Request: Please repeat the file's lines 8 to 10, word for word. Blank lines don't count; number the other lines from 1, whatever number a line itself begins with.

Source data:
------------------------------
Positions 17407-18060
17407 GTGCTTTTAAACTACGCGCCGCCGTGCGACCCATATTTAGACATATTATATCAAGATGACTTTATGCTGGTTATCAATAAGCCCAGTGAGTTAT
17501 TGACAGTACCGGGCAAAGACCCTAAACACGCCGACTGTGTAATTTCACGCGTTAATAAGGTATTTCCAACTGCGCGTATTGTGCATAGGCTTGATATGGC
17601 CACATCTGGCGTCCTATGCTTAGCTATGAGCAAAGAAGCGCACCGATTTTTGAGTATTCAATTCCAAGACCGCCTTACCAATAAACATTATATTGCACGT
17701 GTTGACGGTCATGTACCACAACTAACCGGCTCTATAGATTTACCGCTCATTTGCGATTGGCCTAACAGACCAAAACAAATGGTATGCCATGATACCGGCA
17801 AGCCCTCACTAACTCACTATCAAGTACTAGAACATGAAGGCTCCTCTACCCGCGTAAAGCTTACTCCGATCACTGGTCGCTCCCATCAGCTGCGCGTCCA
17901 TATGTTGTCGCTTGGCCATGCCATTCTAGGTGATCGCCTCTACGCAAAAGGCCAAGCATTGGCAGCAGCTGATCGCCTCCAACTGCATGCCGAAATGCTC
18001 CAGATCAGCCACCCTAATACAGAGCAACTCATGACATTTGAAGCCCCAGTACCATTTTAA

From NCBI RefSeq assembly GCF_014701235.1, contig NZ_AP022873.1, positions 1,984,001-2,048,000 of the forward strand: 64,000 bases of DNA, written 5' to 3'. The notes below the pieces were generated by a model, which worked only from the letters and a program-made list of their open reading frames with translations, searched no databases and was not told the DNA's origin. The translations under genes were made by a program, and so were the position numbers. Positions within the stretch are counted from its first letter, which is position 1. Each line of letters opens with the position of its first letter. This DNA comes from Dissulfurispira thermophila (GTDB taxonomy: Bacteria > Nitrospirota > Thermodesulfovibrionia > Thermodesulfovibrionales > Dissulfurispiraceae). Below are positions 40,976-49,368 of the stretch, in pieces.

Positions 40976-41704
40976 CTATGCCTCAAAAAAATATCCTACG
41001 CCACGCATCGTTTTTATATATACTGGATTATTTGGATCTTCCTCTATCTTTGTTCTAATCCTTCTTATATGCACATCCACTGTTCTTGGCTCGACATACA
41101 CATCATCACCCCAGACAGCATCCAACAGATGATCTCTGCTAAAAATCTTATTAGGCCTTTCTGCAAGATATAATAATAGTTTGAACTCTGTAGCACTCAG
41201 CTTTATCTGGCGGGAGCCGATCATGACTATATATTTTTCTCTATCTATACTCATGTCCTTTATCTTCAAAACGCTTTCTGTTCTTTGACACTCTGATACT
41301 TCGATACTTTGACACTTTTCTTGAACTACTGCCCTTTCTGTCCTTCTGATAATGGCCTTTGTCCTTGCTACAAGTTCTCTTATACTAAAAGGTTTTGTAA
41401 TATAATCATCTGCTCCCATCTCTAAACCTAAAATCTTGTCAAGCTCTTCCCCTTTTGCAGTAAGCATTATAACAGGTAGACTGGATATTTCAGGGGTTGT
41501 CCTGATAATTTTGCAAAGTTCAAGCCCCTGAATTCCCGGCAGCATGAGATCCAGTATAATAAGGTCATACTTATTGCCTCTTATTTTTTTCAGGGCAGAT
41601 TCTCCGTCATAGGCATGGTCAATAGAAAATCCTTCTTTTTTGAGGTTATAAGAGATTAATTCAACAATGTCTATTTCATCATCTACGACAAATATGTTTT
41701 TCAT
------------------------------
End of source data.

18001 CAGATCAGCCACCCTAATACAGAGCAACTCATGACATTTGAAGCCCCAGTACCATTTTAA

From NCBI RefSeq assembly GCF_014701235.1, contig NZ_AP022873.1, positions 1,984,001-2,048,000 of the forward strand: 64,000 bases of DNA, written 5' to 3'. The notes below the pieces were generated by a model, which worked only from the letters and a program-made list of their open reading frames with translations, searched no databases and was not told the DNA's origin. The translations under genes were made by a program, and so were the position numbers. Positions within the stretch are counted from its first letter, which is position 1. Each line of letters opens with the position of its first letter. This DNA comes from Dissulfurispira thermophila (GTDB taxonomy: Bacteria > Nitrospirota > Thermodesulfovibrionia > Thermodesulfovibrionales > Dissulfurispiraceae). Below are positions 40,976-49,368 of the stretch, in pieces.

Positions 40976-41704